Question 4: Good Rosés?
Rosé wines seem to be considered by many as slightly inferior or “naff”. Can you recommend a good rosé? And what goes well with rosé food-wise?
Dear Michael – Great question, and thank you for asking.
Rosés are NOT for wusses!! Unfortunately, this idea was perpetuated by the mad popularity of white zinfandel from the US, and Mateus from Portugal – making so many of us think that all pink = sweet. But nothing could be further from the truth. Rosé wines have been made in the Loire Valley and the South of France for hundreds of years, and these are almost always crisp, dry and refreshing wines, drunk frequently in the summers as an alternative to too-heavy reds.
Contrary to the belief of some, a rosé wine is not created by blending together a white and a red. 🙂 There are two ways to get a rosé wine, and mixing white+red is not one of them. In red wines, the rich colour comes from long term exposure to the skins while the wines ferment. If the skin contact is limited to only a brief period of time, the colour will not be as intense. Hence, pink instead of red. Sometimes, however, a red wine and a rosé are created from the same batch of grapes fermenting. The process is called saignée, or bleeding. If the winemaker wants to create a rich red wine with lots of colour and tannin, he or she will bleed off some of the juice, or must, in the vats, reducing the volume of wine left and thus making the skin contact stronger for the must that remains there. Then the juice that is bled off gets fermented separately as a rosé wine. Sounds like win-win wine-wine to me.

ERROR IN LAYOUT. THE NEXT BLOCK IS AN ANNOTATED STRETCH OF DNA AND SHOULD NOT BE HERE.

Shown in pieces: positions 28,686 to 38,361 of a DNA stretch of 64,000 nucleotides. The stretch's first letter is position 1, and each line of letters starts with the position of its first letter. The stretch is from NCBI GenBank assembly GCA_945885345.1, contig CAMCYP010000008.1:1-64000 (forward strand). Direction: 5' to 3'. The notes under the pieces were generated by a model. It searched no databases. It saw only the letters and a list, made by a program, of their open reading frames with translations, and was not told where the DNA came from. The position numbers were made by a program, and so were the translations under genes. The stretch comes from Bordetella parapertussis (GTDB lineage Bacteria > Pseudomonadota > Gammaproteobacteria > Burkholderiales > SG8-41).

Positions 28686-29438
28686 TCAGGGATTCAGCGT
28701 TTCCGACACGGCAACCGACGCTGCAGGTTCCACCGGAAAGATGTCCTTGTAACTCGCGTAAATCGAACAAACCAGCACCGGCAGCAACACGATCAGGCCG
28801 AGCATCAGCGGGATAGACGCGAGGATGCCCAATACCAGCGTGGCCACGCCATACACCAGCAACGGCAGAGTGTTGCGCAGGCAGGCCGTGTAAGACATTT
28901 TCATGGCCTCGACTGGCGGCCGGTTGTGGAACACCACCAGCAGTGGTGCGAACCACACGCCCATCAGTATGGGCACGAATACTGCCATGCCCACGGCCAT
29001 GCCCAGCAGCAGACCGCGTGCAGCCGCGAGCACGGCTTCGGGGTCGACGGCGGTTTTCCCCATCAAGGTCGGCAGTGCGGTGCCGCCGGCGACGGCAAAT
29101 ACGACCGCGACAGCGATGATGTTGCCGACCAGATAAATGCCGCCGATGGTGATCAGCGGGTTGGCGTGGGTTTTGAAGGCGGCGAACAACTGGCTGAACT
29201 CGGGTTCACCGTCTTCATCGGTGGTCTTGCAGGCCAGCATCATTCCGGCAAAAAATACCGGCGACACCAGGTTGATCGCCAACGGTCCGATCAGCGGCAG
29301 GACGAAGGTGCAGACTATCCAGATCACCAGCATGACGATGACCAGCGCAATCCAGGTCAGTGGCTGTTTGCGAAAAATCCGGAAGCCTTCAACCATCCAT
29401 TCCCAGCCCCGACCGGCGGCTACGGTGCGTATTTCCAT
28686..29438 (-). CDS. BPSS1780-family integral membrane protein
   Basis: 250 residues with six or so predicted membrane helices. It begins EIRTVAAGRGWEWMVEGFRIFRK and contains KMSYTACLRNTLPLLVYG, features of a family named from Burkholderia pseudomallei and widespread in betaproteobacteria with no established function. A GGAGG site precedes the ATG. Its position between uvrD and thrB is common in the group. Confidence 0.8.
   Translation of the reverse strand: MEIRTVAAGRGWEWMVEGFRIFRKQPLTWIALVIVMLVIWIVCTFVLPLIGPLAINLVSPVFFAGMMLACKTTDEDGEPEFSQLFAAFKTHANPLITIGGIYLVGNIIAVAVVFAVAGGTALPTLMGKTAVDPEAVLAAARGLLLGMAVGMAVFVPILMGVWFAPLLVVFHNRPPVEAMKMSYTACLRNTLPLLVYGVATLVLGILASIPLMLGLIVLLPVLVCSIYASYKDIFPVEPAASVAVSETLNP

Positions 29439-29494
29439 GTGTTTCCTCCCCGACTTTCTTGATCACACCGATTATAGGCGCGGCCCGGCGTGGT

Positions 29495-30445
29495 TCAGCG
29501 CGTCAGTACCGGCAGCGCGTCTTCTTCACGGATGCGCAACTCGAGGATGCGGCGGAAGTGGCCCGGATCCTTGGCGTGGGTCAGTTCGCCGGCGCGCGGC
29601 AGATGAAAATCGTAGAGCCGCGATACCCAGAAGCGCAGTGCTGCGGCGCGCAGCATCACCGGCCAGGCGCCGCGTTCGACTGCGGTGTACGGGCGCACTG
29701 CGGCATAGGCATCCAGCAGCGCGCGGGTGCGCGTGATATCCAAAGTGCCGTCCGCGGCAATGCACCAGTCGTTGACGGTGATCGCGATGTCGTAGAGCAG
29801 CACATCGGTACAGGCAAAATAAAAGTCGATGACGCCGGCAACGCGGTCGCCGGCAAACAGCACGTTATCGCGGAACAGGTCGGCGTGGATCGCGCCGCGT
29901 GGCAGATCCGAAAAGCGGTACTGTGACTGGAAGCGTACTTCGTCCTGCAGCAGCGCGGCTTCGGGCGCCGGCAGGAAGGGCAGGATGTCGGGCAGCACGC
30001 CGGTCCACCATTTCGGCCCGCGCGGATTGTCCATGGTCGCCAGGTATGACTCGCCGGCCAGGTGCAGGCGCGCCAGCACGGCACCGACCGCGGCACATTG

Happily, rosé wines have been gaining in popularity in the past few years – in fact it was the feature “grape” at last year’s Vancouver wine festival. I attended a seminar in which we enjoyed 12 rosé samples from all around the world, created from grapes as diverse as Pinot Noir to Malbec – all this prior to 10:00 am. Fantastic stuff! The popular French approach, however, typically uses Grenache or Cinsault grapes from the south. Sometimes now it’s Syrah or Mourvedre. For a quality rosé, look to those who have been doing it for a long time, such as the Tavel region in the Southern Rhone Valley. My own favorite is M Chapoutier’s Beaurevoir Rosé.
Just as rosé is a lighter style wine, it does best with lighter fare. Think fish, salade nicoise, or crudités with Boursin cheese dip. Yum. You’ve made me yearn for summer’s return…